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EStealth
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Quantum computing quiz

July 15th, 2004, 4:42 pm

"As to computer calculations it’s not only about truncation errors in computation. There is no way to represent sqrt(2) precisely dew to irrational nature of sqrt(2). All numbers n^(1/n) are irrational with the exeption n=1.Who knows, may be one day we’ll be seating in front of the computer with some sort of quantum processor where it’s possible. In expression for probability to go down or up one step for quantum oscillator there is sqrt(2), well this one is just an observation and what about all the rest of “irrationality” after all. (the power of set of rational numbers)/(the power of set of irrational numbers) = 0 if you will. That is how the computer computations weak. Well not really weak, there is a good deal on numerical calculation error estimation and everything…"That’s my quote from another topic. The fun is to come up with some sort of quantum system capable of generating any given rational or irrational number with a given precession. Let’s forget about computation and measurements as they will destroy the quantum system and our beautiful sqrt(2) or whatever.
 
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Aaron
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Quantum computing quiz

July 15th, 2004, 7:37 pm

-1 also satisfies n^(1/n) is rational, as does any number of the form 1/k for nonzero integer k.Would a computer that contained an exact representation of the square root of 2 have infinite information and therefore be thermodynamically impossible to construct?
 
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EStealth
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Quantum computing quiz

July 15th, 2004, 7:51 pm

Yes, n > 1 of course."Would a computer that contained an exact representation of the square root of 2 have infinite information and therefore be thermodynamically impossible to construct?"Yes it would. There is not enought information in the whole Universe to represent sqrt(2) (assuming the Universe is finite).What about any given (finite) precision?
Last edited by EStealth on July 14th, 2004, 10:00 pm, edited 1 time in total.
 
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Mircea
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Quantum computing quiz

July 15th, 2004, 11:23 pm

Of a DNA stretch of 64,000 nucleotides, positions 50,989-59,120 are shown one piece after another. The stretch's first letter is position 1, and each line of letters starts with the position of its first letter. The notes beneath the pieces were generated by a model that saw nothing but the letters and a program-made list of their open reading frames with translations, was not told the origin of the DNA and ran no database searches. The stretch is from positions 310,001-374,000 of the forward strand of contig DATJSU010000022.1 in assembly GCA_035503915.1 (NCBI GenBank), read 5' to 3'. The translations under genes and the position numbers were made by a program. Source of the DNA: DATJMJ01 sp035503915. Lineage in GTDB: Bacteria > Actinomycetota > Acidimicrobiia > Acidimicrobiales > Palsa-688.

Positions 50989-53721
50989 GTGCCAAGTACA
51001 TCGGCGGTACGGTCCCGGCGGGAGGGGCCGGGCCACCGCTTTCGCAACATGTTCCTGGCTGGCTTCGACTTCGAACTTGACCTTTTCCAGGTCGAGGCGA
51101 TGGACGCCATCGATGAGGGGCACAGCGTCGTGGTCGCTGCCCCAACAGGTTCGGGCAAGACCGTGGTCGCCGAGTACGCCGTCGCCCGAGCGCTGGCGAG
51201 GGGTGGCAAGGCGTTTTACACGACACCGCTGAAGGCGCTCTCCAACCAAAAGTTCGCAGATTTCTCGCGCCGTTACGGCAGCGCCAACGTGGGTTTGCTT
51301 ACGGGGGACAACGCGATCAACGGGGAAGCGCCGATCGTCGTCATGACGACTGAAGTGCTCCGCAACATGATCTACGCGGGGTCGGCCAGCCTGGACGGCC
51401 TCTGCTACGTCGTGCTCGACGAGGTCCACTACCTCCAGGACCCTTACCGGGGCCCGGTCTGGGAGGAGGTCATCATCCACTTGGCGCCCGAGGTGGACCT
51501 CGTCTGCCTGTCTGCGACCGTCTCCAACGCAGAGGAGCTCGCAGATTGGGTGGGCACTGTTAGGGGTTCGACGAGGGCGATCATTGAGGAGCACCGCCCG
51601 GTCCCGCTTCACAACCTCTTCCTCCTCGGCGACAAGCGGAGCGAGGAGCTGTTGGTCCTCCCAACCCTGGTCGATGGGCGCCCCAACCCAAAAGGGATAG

EStealth,For arbitrary finite precision arithmetic try Numerical Recipes and use your home PC.
 
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EStealth
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Quantum computing quiz

July 16th, 2004, 4:34 pm

Your answer implies that I haven’t ever used it…
 
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EStealth
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Quantum computing quiz

July 16th, 2004, 4:43 pm

If I say that there is not enough information in the Universe to represent any of the irrational number and based on that I say that there is no continuum in the Universe. What it would mean for a QUANT?
 
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tristanreid
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Quantum computing quiz

July 16th, 2004, 5:31 pm

QuoteOriginally posted by: EStealthIf I say that there is not enough information in the Universe to represent any of the irrational number and based on that I say that there is no continuum in the Universe. What it would mean for a QUANT?Ummm...that the quant should get a better computer?Maybe the solution is to create a computer that understands all of the properties of sqrt(2). Symbolic computing? As long as there is enough steam in the computer that when you put in an arbitrary number n, it can compute the (n+1)th digit of sqrt(2), and return the nth digit, rounded accordingly.Maybe you can get around those pesky thermodynamics laws by programming concepts instead of brute force. You can certainly improve performance in a calculation by recognizing things like: "these terms cancel", etc.That's why I don't like the conclusions of Penrose's book "The Emporer's New Mind" (or something like that). If I remember correctly, he uses Godel's incompleteness to show that humans will never understand the nature of thought, and will therefore never be able to build computers that can truly think. I say it's just a matter of compartmentalizing, but then I'm a lowly IT drone, not a famous physicist.-t.
 
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Aaron
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Quantum computing quiz

July 16th, 2004, 7:41 pm

Sure, it's easy to represent the square root of two in a computer, I was not precise. It's clearly impossible to represent it as the ratio of two integers, because the integers would be infinitely long and require infinite storage space. I think it's also impossible to represent it with a quantum computer that had probabilistic representations (for example you could represent it in a standard binary integer with a 2 bit that had probability 0.707106781186548 of being set anytime you looked at it). I'm not sure it's impossible, I just asked the question.
 
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EStealth
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Quantum computing quiz

July 16th, 2004, 8:48 pm

Let’s change the course of the topic a bit. I like the idea that there is not enough information in the whole Universe to represent sqrt(2) or any of the irrational number. So the Universe doesn’t have a clue about continuum. It’s our “abstraction”, “approximation” to describe the nature. If there is no continuum in the Universe then everything is quantum perhaps? Quantum space, quantum time… What do you say?
 
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farmer
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Quantum computing quiz

July 16th, 2004, 9:35 pm